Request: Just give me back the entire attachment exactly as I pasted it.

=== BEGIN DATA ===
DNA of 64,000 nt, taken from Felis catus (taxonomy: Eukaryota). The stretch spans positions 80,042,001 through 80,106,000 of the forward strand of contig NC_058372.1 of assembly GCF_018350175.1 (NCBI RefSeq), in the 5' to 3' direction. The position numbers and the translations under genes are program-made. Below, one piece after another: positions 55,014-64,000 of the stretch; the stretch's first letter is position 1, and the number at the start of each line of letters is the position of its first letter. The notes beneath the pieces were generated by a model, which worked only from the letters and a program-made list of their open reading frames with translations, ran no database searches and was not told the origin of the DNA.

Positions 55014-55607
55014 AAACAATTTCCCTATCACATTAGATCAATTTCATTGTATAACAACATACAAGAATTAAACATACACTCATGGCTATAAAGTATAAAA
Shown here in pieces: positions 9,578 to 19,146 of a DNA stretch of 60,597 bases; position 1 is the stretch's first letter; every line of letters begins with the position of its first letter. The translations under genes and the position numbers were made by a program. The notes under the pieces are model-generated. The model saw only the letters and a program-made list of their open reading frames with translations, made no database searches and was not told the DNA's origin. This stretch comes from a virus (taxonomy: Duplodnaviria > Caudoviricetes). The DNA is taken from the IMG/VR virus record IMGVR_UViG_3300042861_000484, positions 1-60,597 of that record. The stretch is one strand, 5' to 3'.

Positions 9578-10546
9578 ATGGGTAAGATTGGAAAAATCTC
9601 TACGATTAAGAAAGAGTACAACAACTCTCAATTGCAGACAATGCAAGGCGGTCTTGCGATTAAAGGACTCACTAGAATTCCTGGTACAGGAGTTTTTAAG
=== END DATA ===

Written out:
DNA of 64,000 nt, taken from Felis catus (taxonomy: Eukaryota). The stretch spans positions 80,042,001 through 80,106,000 of the forward strand of contig NC_058372.1 of assembly GCF_018350175.1 (NCBI RefSeq), in the 5' to 3' direction. The position numbers and the translations under genes are program-made. Below, one piece after another: positions 55,014-64,000 of the stretch; the stretch's first letter is position 1, and the number at the start of each line of letters is the position of its first letter. The notes beneath the pieces were generated by a model, which worked only from the letters and a program-made list of their open reading frames with translations, ran no database searches and was not told the origin of the DNA.

Positions 55014-55607
55014 AAACAATTTCCCTATCACATTAGATCAATTTCATTGTATAACAACATACAAGAATTAAACATACACTCATGGCTATAAAGTATAAAA
Shown here in pieces: positions 9,578 to 19,146 of a DNA stretch of 60,597 bases; position 1 is the stretch's first letter; every line of letters begins with the position of its first letter. The translations under genes and the position numbers were made by a program. The notes under the pieces are model-generated. The model saw only the letters and a program-made list of their open reading frames with translations, made no database searches and was not told the DNA's origin. This stretch comes from a virus (taxonomy: Duplodnaviria > Caudoviricetes). The DNA is taken from the IMG/VR virus record IMGVR_UViG_3300042861_000484, positions 1-60,597 of that record. The stretch is one strand, 5' to 3'.

Positions 9578-10546
9578 ATGGGTAAGATTGGAAAAATCTC
9601 TACGATTAAGAAAGAGTACAACAACTCTCAATTGCAGACAATGCAAGGCGGTCTTGCGATTAAAGGACTCACTAGAATTCCTGGTACAGGAGTTTTTAAG